DANGER - LEGISLATURE OPEN
Austin - The 1981 Texas Legislature convened
Tuesday, January 13, and once again the future of
all Texas citizens hangs in the balance.
Rep. Wright (R, Houston) has prefiled four bills
concerning minors and obscene materials. In past
sessions of the legislature, gays have been the scapegoats during floor debates of child pornography and
Rep. Rains (D, San Marcos) and others have prefiled legislation relating to the advertising and
possession of drug paraphernalia.
Rep. Smith has prefiled a bill calling for a
constitutional amendment for initiative and referendum in Texas, which would be a loaded gun in the
hands of conservatives to use against the civil
rights of gay men/lesbians.
Dialog (Dallas Gay Political
HCfC STARTS LOBBYING
A delegation of 50 members of the Houston Gay
Political Caucus (HGPC) traveled to Austin for the
opening of the 67th Texas Legislative Session January
13. The delegation received a briefing on prefiled
legislation and has made contact with pertinent senators and representatives, many of whom received
the GPC endorsement.
The educational format of the trip was designed
to prepare the participants for future lobbying efforts. "Our concerns very much reflect the interests
of other Houston and Harris County citizens; they include education, redistricting, civil rights for all
who have been disenfranchised - with special emphasis
for the rights of women, and properly enabling law enforcement officials to provide for the safety and
security of the citizenry they serve," stated GPC
President Lee Harrington.
Future lobbying trips to Austin and grassroots
constituency organizing will receive major emphasis
by the HGPC for the remainder of this legislative
This Week in Texas
Austin Lesbian Gay Political Caucus (ALGPC) co-
chair Scottie Scott reported that ALGPC will have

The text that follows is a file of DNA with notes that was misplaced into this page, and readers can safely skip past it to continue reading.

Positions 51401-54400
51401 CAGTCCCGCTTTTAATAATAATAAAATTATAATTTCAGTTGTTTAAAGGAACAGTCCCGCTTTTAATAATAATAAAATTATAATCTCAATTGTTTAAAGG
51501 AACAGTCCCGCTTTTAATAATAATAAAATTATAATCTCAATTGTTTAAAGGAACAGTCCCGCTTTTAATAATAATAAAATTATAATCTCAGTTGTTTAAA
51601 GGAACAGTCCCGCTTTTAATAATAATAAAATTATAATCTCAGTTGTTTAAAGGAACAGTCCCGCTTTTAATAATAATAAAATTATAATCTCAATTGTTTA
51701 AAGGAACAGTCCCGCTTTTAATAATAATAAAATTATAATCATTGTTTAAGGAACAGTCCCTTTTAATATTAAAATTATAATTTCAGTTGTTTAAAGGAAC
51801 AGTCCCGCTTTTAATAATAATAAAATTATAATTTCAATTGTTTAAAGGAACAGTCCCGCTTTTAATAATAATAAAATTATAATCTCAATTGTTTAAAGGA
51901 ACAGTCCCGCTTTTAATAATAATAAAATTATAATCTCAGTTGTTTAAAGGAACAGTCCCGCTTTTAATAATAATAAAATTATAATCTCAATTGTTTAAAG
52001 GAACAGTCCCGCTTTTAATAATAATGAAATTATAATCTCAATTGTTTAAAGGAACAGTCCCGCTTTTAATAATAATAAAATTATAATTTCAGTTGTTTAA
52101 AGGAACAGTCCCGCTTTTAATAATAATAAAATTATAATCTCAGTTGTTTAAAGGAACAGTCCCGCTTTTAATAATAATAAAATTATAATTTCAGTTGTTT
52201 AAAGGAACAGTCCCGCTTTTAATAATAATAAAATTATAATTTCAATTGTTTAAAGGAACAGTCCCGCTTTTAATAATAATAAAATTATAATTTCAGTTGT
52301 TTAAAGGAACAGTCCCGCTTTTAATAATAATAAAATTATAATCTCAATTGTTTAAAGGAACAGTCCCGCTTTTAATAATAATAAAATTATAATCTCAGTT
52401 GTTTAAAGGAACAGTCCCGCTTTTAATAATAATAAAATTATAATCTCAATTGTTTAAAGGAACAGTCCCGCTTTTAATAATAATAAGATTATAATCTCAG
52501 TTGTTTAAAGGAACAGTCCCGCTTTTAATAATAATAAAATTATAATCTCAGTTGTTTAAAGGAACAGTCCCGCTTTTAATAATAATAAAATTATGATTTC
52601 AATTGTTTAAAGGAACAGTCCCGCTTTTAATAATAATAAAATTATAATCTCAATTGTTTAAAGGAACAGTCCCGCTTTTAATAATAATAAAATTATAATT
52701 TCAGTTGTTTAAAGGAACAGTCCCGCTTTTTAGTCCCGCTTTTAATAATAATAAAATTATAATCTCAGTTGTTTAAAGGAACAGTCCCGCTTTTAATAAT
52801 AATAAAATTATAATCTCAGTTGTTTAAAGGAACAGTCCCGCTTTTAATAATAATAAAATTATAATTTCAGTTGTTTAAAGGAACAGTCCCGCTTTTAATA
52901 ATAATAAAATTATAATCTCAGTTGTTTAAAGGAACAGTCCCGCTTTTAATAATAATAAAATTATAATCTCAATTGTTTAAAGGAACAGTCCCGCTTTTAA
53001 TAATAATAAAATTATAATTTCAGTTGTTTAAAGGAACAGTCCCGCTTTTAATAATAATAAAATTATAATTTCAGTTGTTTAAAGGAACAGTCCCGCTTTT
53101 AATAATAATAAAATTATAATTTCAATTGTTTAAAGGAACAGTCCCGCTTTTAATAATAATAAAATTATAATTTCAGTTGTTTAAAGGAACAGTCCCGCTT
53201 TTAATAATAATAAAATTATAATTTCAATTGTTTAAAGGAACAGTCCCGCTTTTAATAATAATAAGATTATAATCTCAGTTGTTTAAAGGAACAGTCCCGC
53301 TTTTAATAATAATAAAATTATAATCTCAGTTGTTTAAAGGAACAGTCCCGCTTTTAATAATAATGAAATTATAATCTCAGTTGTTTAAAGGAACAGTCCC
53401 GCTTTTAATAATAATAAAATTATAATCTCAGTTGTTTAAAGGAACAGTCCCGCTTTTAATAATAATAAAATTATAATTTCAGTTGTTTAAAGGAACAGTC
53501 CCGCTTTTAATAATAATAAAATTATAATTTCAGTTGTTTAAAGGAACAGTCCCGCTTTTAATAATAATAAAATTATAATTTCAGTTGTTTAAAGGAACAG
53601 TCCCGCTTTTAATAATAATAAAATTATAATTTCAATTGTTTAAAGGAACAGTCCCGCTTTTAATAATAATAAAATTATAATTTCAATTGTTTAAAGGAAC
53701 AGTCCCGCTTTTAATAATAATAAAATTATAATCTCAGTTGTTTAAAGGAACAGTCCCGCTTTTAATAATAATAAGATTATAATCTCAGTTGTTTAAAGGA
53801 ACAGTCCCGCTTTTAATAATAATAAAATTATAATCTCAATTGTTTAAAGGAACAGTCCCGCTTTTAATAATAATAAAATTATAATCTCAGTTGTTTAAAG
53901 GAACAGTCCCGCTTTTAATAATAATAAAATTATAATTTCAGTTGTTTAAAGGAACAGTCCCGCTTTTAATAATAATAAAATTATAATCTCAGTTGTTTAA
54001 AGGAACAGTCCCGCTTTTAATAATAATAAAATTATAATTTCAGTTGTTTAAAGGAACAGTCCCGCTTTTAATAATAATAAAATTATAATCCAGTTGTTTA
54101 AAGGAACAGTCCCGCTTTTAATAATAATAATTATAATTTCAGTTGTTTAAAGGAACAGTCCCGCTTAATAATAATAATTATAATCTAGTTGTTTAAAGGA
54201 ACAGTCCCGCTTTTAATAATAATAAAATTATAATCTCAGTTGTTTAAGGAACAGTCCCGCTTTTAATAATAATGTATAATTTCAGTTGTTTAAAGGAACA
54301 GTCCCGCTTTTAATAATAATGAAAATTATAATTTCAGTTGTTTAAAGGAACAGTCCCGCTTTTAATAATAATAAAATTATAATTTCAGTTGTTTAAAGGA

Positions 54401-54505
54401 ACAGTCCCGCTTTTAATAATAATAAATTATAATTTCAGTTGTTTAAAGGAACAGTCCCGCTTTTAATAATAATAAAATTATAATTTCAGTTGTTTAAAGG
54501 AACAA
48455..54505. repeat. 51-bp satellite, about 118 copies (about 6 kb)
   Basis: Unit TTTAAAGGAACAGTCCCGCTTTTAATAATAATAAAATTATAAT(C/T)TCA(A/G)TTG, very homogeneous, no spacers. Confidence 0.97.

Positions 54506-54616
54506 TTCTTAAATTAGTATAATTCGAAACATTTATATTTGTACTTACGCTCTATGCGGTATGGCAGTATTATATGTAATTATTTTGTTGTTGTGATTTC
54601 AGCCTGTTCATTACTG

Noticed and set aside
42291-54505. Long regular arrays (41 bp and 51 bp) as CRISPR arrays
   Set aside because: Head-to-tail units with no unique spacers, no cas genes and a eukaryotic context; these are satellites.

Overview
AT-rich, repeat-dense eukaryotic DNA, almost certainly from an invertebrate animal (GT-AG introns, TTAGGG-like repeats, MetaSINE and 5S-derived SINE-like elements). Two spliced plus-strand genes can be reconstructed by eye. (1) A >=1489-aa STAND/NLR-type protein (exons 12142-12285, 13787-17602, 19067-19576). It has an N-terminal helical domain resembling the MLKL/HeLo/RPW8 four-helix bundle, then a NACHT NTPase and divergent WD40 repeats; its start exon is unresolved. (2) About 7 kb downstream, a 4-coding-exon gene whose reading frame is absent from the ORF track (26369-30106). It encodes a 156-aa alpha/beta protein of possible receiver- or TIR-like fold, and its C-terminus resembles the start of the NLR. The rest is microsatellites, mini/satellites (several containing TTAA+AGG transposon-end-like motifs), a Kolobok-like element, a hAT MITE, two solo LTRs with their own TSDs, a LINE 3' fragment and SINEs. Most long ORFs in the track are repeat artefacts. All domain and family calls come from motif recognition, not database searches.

City Council candidate screening early in February.
Call 478-8653 for information.
Lesbian/Gay Democrats of Texas (LGDT) gave a
reception at Austin Lambda January 13, 1981, for members of the Houston Gay Political Caucus, who were
in Austin for the opening of the 67th Legislature.
It looks like LGDT is going to have an Austin
lobbyist soon, Scottie told CONNECTIONS. The organization's name is Lesbian-Gay Rights Advocates, and
it is currently firming up statewide support for
the lobby project.
Scottie denied rumors that Bettie Naylor would
be the Lesbian-Gay Rights Advocates lobbyist, and
stated that negotiations to hire a lobbyist were still
WEAKENED ANTI-GAY AMENDMENT PASSES
Washington, D.C. - In a surprising and completely unpredicted development, the House-Senate Conference Committee of the Legal Services Appropriations
Bill has included an anti-gay amendment in the final
report of the bill. The amendment is narrower and
probably weaker than the initial "McDonald Amendment"
in the House of Representatives . But the Gay Rights
National Lobby (GRNL) indicated that they will urge
members of the House and Senate to oppose the Conference Report. GRNL Executive Director Steve Endean